With just two weeks to go until the referendum on the Aboriginal and Torres Strait Islander Voice to Parliament, LGIU Australia have brought together previous briefings and useful links local government can use to share information and advocate to their communities.
LGIU Australia believes in the need for informed conversations and action, which is why we have created our Indigenous Voice to Parliament collection and made some of our related briefings free to members and followers. If you’re not already signed up, you’ll just need to register first.
Local governments have an important role in encouraging respectful and informed conversations. There are many great resources available, we’ve highlighted some key examples below.
The Australia Human Rights Commission’s (AHRC) referendum resource kit encourages the Australian public to consider the Uluru Statement from the Heart and the proposed Indigenous Voice to Parliament through a human rights lens.
“Conversations about the referendum and proposed Voice to Parliament have the potential to be harmful for First Nations peoples. The Commission’s Voice referendum resources seek to minimise harm by encouraging cultural humility and focusing the conversation on human rights principles as they relate to the referendum and proposed Voice to Parliament.” The Australia Human Rights Commission
Pledge to Champion a Respectful Referendum from The Black Dog Institute, Indigenous Allied Health Australia, the Australian Indigenous Psychologists Association and Guyaa Dhuwi (Proud Spririt) Australia, is a great resource for those wanting to foster respectful, empathetic dialogue, with seven clear steps to guide the discussion.
Live without Barriers has created translated social media toolkits, providing accurate and simple information on the Referendum and the Voice to Parliament. The relevant resources cover 45 languages and are disability friendly. To find out more, access the Resource Hub.
The Uluru Statement website is a reliable source of information about the Regional Dialogues and the National Indigenous Constitutional Convention that led to the Uluru Statement and the Voice proposal.
In Victoria, the Maggolee Website, developed by Reconciliation Victoria, notes that to date 18 of Victoria’s 79 councils publicly support “a First Nations constitutionally enshrined Voice to Parliament or the Uluru Statement from the Heart”. For example, Bass Coast Shire and Greater Shepparton’s statements can be found here and here respectively.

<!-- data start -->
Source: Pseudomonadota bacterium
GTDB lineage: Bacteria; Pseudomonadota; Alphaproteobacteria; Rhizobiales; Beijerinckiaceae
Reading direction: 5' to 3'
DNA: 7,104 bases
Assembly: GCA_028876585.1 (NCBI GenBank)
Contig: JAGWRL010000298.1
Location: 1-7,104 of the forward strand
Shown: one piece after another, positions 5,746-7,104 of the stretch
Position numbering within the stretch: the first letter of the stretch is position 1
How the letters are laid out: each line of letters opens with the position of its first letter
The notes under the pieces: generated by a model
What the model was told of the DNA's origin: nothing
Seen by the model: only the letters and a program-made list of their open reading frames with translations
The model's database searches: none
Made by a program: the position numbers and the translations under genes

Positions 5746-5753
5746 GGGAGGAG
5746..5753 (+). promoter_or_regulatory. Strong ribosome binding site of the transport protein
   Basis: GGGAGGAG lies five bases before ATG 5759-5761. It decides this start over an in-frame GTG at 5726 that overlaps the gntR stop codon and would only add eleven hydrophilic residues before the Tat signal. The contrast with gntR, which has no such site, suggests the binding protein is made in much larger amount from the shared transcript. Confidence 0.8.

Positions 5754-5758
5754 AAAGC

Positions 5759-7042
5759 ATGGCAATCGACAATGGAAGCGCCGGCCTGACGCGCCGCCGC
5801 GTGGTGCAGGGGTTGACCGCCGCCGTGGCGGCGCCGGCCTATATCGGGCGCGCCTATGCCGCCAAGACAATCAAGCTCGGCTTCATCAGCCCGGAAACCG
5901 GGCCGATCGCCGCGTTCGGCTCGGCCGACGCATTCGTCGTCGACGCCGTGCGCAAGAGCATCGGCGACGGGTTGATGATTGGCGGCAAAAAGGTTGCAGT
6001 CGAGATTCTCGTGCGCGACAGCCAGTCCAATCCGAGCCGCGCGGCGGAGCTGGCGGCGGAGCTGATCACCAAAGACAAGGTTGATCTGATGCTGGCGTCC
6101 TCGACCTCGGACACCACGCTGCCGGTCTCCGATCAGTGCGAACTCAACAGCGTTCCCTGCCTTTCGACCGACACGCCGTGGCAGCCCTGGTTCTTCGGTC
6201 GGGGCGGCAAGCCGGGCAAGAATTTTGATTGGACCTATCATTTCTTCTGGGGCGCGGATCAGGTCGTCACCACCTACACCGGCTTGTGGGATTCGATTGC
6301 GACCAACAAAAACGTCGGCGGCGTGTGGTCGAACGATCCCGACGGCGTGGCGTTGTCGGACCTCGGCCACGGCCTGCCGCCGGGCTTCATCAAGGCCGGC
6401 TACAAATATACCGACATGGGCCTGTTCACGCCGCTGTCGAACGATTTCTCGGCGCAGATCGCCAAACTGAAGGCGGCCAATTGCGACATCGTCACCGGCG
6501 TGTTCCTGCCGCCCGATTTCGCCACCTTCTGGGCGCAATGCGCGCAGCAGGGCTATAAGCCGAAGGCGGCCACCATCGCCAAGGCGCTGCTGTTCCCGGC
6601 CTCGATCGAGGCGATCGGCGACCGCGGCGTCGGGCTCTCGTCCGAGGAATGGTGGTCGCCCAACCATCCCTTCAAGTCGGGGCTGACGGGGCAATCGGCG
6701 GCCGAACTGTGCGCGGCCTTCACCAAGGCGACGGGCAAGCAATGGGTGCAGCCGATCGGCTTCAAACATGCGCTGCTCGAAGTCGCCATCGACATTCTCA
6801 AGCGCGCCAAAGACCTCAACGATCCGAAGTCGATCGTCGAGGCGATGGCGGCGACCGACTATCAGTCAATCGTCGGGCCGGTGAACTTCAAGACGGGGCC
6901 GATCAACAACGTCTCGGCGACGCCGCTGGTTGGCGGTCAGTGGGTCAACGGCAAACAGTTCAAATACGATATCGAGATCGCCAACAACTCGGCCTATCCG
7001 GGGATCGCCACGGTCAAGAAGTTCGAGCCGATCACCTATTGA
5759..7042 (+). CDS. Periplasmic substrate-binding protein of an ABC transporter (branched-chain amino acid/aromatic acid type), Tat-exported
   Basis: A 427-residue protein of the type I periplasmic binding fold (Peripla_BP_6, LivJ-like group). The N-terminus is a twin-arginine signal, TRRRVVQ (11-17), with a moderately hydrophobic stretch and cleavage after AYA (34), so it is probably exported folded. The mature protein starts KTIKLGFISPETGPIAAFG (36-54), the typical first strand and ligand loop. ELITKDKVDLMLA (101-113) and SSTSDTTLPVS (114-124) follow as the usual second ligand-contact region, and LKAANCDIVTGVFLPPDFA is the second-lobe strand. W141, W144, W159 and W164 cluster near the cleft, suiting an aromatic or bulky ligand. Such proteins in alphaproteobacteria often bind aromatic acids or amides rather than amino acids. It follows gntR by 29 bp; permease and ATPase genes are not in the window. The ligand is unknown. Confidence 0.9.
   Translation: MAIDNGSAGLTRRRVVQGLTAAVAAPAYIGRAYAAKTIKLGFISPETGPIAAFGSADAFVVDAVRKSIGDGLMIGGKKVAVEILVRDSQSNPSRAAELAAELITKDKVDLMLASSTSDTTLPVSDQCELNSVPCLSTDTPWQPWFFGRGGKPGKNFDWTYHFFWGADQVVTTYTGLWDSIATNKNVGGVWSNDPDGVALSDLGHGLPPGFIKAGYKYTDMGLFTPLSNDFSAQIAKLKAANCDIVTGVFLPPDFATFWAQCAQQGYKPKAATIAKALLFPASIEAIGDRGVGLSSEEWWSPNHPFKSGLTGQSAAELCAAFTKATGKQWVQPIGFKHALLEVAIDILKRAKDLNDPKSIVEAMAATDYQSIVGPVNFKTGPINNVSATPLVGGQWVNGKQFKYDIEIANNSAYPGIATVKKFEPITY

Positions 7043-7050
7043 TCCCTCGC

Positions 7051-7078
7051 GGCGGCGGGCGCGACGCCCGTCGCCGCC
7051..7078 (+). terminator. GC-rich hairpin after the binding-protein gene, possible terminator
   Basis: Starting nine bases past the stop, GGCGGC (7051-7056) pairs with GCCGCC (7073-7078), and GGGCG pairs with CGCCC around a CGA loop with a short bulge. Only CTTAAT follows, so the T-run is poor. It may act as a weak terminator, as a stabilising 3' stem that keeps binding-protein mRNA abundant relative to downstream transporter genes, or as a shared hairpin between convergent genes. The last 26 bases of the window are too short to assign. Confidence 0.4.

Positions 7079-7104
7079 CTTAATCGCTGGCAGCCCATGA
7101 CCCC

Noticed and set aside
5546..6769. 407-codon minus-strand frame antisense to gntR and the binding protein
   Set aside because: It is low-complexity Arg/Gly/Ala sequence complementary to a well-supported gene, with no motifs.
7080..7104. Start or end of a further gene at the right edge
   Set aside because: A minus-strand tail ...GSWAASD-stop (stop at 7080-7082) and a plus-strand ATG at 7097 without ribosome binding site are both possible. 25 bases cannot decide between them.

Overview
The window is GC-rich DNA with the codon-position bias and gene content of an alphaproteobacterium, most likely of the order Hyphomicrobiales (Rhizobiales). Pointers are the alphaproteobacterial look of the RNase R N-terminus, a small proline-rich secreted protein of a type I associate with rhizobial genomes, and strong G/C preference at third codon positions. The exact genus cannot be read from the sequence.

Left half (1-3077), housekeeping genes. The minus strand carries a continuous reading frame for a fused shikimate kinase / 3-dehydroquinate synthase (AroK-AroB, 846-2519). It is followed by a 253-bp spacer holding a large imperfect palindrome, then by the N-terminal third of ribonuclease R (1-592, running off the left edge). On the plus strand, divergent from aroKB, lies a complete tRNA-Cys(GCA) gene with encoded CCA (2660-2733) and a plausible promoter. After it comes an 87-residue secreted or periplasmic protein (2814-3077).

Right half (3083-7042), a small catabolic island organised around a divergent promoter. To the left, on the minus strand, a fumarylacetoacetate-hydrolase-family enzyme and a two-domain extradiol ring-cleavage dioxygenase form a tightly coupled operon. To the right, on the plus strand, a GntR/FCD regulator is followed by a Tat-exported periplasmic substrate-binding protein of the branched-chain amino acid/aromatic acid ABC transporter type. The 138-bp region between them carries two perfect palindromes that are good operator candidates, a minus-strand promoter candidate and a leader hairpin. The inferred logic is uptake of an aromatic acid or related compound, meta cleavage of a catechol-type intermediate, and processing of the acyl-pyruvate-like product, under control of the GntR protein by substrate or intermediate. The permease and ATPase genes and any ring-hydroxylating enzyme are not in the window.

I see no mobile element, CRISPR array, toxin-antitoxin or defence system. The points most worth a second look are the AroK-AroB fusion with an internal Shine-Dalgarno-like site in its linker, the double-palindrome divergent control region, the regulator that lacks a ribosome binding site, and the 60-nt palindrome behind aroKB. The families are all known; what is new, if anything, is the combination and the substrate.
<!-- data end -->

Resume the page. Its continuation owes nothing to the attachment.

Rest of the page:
How to address common concerns and falsehoods
Our recent briefing Unpacking common concerns about the Voice, as the name suggests, outlines common concerns raised regarding the Voice proposal. If you’re sure about something you’ve heard or read, check to see if it’s already been ruled out by AAP Fact Check or RMIT Factlab.
How do other countries recognise their Indigenous people in their processes of government? Read our latest briefing, which provides an overview of arrangements for Indigenous Scandinavia, South Africa, Canada and New Zealand.
Understanding the Uluru Statement and the history behind the Quest for Indigenous History
For those interested in a deeper understanding of the Uluru Statement, why it matters and what it means for local government, our briefing The Uluru Statement from the Heart: Understanding Local Government’s role provides further context. While The Indigenous Voice co-design process report: What they recommended briefing shares an overview of the Co-design Process Final Report.
The Australian Dictionary of Biography’s ‘The Quest for Indigenous Recognition’ provides well-informed and reliable historical information that is easily accessible online and serves as an important educational tool to better inform all Australians who seek to understand the long struggle for Indigenous rights.
LGIU Australia has also published a number of briefings around Treaty and truth-telling:
- Truth Telling: What is it, and what role can local government play? (January 2023)
- Treaty: What is it? Why does Australia need it? What’s happening around Australia? How will they affect local government? (November 2022)
We encourage local government to engage with their communities and to encourage an informed and respectful debate.
- How countries recognise their Indigenous people in their processes of government? Insights for Australia’s Voice to Parliament